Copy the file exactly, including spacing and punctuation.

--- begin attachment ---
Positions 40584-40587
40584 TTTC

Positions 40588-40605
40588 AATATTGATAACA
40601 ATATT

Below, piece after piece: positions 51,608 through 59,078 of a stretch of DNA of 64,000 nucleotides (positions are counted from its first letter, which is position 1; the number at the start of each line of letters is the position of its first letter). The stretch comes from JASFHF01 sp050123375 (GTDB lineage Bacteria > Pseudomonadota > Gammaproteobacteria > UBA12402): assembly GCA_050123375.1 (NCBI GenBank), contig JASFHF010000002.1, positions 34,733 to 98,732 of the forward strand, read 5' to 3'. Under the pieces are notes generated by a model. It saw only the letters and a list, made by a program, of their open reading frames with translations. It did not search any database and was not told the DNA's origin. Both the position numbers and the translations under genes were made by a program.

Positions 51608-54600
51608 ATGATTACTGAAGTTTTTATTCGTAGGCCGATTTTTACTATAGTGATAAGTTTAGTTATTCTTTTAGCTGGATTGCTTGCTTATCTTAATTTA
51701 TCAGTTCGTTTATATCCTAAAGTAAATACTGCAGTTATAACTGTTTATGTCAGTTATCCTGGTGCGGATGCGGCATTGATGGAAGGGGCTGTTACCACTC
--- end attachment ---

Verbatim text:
Positions 40584-40587
40584 TTTC

Positions 40588-40605
40588 AATATTGATAACA
40601 ATATT

Below, piece after piece: positions 51,608 through 59,078 of a stretch of DNA of 64,000 nucleotides (positions are counted from its first letter, which is position 1; the number at the start of each line of letters is the position of its first letter). The stretch comes from JASFHF01 sp050123375 (GTDB lineage Bacteria > Pseudomonadota > Gammaproteobacteria > UBA12402): assembly GCA_050123375.1 (NCBI GenBank), contig JASFHF010000002.1, positions 34,733 to 98,732 of the forward strand, read 5' to 3'. Under the pieces are notes generated by a model. It saw only the letters and a list, made by a program, of their open reading frames with translations. It did not search any database and was not told the DNA's origin. Both the position numbers and the translations under genes were made by a program.

Positions 51608-54600
51608 ATGATTACTGAAGTTTTTATTCGTAGGCCGATTTTTACTATAGTGATAAGTTTAGTTATTCTTTTAGCTGGATTGCTTGCTTATCTTAATTTA
51701 TCAGTTCGTTTATATCCTAAAGTAAATACTGCAGTTATAACTGTTTATGTCAGTTATCCTGGTGCGGATGCGGCATTGATGGAAGGGGCTGTTACCACTC